The very definition of information technology is being rewritten as the rate of change accelerates in the industry. Software-Defined Networking (SDN) and virtualization are just two examples of data center technologies that are shifting traditional notions of IT infrastructure. Once clear-cut and under the sole purview of the IT department, today's infrastructure is more fluid and less visible.
This shift coincides with a veritable Big Bang of interconnectedness: the Internet of Everything. From tablets and mobile devices to smart home appliances and sensors, 10 billion devices are currently connected: a number that will grow to 50 billion in the next six years. These devices are responsible for consumer-driven activities like entertainment and health monitoring, as well as services that support our socio-economic foundations, like energy and agriculture.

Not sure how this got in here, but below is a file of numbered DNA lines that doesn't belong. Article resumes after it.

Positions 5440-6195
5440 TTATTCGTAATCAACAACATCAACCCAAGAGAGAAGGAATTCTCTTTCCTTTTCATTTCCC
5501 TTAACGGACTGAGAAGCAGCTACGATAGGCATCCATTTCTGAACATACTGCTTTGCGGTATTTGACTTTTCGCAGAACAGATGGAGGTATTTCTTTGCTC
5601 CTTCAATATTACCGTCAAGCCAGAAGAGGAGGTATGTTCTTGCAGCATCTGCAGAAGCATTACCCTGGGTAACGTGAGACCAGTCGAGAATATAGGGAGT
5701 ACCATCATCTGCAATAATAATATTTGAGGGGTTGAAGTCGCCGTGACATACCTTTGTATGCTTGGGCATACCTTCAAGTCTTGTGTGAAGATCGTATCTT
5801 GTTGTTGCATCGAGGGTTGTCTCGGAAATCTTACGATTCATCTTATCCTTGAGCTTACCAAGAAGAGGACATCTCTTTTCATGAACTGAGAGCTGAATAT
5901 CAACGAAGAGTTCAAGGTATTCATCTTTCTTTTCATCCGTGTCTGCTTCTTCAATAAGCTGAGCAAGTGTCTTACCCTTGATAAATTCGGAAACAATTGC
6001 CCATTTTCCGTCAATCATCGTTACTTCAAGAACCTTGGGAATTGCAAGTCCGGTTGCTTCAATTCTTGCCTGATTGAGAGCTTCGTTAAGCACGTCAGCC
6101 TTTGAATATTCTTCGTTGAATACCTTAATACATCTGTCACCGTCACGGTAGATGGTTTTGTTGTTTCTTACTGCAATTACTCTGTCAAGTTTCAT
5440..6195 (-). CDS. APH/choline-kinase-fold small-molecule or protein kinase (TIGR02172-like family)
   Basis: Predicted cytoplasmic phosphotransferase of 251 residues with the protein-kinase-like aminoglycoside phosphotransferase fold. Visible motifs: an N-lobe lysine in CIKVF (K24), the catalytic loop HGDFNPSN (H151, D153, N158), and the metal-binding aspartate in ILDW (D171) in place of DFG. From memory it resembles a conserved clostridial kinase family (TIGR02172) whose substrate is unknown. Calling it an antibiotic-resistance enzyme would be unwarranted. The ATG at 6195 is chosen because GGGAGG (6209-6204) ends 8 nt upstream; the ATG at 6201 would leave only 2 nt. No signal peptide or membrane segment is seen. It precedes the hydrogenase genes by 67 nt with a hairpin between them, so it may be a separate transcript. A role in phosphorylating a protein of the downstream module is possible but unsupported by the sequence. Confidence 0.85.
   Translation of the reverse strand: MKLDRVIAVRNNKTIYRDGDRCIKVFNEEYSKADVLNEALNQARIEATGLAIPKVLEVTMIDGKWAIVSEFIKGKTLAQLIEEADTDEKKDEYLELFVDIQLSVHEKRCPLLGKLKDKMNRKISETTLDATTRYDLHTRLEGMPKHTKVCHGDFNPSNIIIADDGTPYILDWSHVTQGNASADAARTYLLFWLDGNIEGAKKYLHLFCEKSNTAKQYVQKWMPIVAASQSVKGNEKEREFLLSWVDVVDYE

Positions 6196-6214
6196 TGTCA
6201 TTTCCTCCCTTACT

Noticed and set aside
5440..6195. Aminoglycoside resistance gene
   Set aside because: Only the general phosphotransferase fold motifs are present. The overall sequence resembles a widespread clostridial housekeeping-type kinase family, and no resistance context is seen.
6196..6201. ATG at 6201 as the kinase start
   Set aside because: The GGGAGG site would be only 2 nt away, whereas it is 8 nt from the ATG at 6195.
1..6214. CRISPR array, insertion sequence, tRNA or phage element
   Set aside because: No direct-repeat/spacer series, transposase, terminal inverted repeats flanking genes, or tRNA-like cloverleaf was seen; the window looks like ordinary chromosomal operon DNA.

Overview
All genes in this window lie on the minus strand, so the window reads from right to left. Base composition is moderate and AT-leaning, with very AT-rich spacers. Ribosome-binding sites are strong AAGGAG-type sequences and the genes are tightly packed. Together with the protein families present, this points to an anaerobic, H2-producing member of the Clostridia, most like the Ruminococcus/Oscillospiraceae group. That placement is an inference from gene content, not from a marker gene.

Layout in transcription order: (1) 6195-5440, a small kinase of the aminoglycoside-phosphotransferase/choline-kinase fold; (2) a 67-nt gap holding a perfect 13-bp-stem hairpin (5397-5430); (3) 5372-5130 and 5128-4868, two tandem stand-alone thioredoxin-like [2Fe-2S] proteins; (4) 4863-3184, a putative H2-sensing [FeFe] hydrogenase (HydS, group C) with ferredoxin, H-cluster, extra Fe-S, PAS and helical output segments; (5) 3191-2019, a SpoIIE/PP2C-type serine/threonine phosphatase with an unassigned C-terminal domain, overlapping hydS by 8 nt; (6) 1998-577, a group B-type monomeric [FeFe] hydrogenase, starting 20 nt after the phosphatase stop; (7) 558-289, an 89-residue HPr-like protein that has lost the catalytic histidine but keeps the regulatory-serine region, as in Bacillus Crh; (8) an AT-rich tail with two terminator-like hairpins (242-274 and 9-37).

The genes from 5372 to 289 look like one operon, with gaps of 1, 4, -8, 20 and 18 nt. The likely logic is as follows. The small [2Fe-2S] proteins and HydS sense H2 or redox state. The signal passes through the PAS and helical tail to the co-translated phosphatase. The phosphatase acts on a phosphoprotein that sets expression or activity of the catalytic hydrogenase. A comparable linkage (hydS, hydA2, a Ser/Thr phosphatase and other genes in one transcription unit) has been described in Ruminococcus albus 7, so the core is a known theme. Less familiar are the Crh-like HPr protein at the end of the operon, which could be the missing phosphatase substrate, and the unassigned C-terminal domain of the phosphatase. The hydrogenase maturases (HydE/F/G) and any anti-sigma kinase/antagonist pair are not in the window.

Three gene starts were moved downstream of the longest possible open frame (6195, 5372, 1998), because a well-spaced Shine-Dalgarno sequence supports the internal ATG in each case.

In terms of security, this brave new world means many more opportunities for attack. Whereas at one time IT was tasked with securing a smaller and well-defined landscape, we now have the mission of protecting any device against the increasingly malicious attacks of hackers. Traditional security tactics, for the most part, will not fit the bill. In short, we need to rethink what cyber security means.
Strategies for a new security landscape
The aspects I just quickly described may sound overwhelming, but I remain optimistic that methods exist to contain damage to assets, processes, and people that make use of information technology. Ironically, what is old is new again for some of this, and then there are just plain new ways to approach the issue. Of the many methods being discussed in the industry, I'd like to talk about three in particular.